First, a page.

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Growing appetite for lionfish at restaurants helps clean Gulf reefs

USA TODAY logo USA TODAY 8/4/2017 Melissa Nelson Gabriel
Jackson's Steakhouse in downtown Pensacola serves up lionfish fillets on its menu. Officials say they've seen a growing demand for lionfish meat by upscale restaurants © Melissa Nelson Gabriel/mnelsongab@pnj.com Jackson's Steakhouse in downtown Pensacola serves up lionfish fillets on its menu. Officials say they've seen a growing demand for lionfish meat by upscale restaurants

PENSACOLA, Fla. — A growing demand for tasty lionfish meat at upscale restaurants is helping remove the invasive species from reefs in the Gulf of Mexico. 

"We definitely are seeing more and more people interested in the concept of eating lionfish," said Amanda Nalley of the Florida Fish and Wildlife Conservation Commission. 

Nalley has traveled the state for the last six years trying to get out the word about the voracious predator fish that thrives in the northern Gulf of Mexico and destroys native fish species. 

The awareness campaigns appear to be working, she said. 

Commercial harvesting numbers for lionfish are up, and divers are reporting fewer of the colorful fish with lion-like manes of feathery fins and venomous spines on Pensacola-area public reefs, she said. 

Among the big purchasers of local lionfish is Ryan Chadwick, a New York restaurateur who started Norman's Lionfish. The company provides lionfish meat for restaurants around the country. 

Chadwick said he has seen a big increase in demand for the fish because of the company's contract with the Whole Foods grocery chain. When the Norman's Lionfish started a few years ago, he averaged around 50 pounds a week. Nowadays, he purchases as much as 800 pounds a week. 

"I am getting requests from chefs all over the country," he said.

Executive chef Irv Miller features lionfish fillets at Jackson's Steakhouse in downtown Pensacola. He serves the fillets seared with a light dusting of flour and mixed spices on a colorful plate with jasmine rice for around $30.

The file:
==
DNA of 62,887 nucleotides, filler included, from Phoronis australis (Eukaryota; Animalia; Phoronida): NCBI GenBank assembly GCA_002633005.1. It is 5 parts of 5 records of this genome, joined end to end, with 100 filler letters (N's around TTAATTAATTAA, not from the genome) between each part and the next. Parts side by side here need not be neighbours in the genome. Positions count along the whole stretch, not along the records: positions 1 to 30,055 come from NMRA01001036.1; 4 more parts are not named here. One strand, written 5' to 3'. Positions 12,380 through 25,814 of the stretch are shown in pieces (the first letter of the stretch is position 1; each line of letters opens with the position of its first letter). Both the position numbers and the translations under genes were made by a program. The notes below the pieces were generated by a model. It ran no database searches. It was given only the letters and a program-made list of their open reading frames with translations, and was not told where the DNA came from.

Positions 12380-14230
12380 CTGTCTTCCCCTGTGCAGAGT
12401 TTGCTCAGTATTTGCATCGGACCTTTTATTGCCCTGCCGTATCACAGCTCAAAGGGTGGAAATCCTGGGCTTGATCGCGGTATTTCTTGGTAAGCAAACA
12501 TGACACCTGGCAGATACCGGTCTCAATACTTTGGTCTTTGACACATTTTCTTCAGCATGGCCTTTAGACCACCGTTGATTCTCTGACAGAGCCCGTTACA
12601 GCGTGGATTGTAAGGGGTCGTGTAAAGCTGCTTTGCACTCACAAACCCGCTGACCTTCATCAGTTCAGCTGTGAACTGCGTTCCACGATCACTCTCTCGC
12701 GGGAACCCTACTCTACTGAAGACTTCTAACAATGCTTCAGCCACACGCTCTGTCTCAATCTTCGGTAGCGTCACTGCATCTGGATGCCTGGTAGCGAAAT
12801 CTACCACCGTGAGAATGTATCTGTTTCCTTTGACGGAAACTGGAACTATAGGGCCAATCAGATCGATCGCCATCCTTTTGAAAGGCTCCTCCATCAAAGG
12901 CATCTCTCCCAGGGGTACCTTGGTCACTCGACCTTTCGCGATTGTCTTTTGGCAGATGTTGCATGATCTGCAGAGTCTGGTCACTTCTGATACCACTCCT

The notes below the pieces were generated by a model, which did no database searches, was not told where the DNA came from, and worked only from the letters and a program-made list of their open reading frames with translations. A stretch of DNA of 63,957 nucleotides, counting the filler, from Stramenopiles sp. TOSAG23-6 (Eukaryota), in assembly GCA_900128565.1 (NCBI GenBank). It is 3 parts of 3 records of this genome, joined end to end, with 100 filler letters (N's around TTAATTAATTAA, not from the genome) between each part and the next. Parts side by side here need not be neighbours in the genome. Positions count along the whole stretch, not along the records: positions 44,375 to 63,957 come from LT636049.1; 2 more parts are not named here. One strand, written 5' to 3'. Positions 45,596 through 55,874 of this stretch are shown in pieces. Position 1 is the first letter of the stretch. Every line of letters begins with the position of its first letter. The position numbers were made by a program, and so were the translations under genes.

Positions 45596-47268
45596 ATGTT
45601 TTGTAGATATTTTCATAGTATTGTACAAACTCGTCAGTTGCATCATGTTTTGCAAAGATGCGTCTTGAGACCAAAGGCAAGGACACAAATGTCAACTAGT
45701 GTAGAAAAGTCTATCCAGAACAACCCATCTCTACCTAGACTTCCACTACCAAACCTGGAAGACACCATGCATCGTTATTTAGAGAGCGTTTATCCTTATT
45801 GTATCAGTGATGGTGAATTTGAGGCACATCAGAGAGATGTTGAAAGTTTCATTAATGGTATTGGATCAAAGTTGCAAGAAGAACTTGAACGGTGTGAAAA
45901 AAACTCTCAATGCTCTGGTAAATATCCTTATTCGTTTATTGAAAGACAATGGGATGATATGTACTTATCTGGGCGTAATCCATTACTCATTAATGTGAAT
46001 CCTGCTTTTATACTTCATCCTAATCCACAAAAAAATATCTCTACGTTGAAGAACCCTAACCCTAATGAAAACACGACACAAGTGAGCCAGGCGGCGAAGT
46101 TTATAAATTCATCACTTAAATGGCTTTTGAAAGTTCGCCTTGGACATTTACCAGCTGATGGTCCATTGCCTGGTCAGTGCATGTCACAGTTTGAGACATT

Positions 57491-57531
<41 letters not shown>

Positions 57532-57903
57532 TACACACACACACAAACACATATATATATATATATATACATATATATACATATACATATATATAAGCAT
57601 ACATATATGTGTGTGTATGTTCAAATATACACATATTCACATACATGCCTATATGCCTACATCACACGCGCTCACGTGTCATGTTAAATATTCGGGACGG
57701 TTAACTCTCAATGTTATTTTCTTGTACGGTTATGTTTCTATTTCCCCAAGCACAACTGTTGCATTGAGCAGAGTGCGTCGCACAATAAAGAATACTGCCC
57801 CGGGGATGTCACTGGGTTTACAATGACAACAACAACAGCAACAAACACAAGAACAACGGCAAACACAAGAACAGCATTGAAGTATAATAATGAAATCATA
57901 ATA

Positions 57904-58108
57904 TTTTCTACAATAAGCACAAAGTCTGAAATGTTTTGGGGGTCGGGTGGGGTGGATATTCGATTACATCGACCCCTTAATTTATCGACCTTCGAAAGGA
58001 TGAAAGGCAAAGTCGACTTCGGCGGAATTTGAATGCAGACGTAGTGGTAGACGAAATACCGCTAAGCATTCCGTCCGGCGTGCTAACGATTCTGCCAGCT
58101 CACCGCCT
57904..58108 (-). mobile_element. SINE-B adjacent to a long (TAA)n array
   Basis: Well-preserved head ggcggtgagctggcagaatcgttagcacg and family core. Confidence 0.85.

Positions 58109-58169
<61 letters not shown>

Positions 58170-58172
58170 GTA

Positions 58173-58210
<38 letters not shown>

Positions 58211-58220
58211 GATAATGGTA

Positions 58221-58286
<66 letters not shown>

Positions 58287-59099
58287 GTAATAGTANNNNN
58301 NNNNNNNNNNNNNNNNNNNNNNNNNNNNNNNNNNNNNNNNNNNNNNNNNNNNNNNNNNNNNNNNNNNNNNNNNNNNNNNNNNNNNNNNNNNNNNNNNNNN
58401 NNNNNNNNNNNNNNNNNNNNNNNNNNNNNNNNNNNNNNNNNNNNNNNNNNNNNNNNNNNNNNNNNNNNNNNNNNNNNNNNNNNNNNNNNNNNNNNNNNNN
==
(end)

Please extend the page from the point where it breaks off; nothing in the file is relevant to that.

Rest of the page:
He has trouble buying enough lionfish to keep up with the demand, but wants to help eradicate the predator fish that eat young snapper, grouper and shrimp.

"I am a longtime chef and a Gulf Coast seafood guy and when I found about what the lionfish were doing, I felt compelled to do my part to help get rid of them," Miller said. 

Restaurants in Atlanta, New York and other big cities offer lionfish at higher prices and are seeing a big demand for the flaky fillets with a density similar to grouper.

The fillets, which are carved in a way that eliminates the venomous spines, are difficult to get because lionfish can only be harvested by divers who spearfish. 

"It is a delicious fish, but it is not easy to get it from the water to the table because spearfishing is an expensive way to harvest a fish," said Nalley of the Florida Fish and Wildlife Conservation Commission. 

Anna Clark of Pensacola's Coast Watch Alliance, an environmental advocacy group, said the demand for lionfish meat is helping drive innovations in possible traps and even lionfish-zapping robots. 

The devices could help round up lionfish from deeper waters that are not easily accessed by spear fisherman, she said. 

"The demand for lionfish meat is definitely growing. We cannot get enough (lionfish) to meet the demand from restaurants on the Eastern Seaboard," she said. 

Andy Ross of Niuhi Dive Charters supplies lionfish to Jackson's Steakhouse and to Norman's Lionfish. 

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Ross said he loves to see his fish served locally.

"I kind of feel bad seeing it leave the state," said Ross, who has been a big advocate of local efforts to raise awareness about the lionfish invasion. 

Right now, he said, the average wholesale price for lionfish is about $5 a pound. 

"But that is going to go up because we are getting to the point where it is hard to supply the demand, and we are having to go to deeper and deeper spots," Ross said. 

Despite the growing demand, Ross said, lionfish are still doing a lot of damage to native Gulf fisheries. 

"They take over dive sites. I've been to sites where there is nothing but lionfish. They are fat, they reproduce at an amazing rate and they eat all of the game fish. We've even seen lobsters and octopus in their bellies," he said.

Lionfish are native to the waters of the Indo-Pacific region. They began to flourish off Florida in the 1980s when aquarium collectors released some of the fish in the area.

Each female lionfish spawns millions of eggs a year, and the species has no known natural predators in the northern Gulf. 

 

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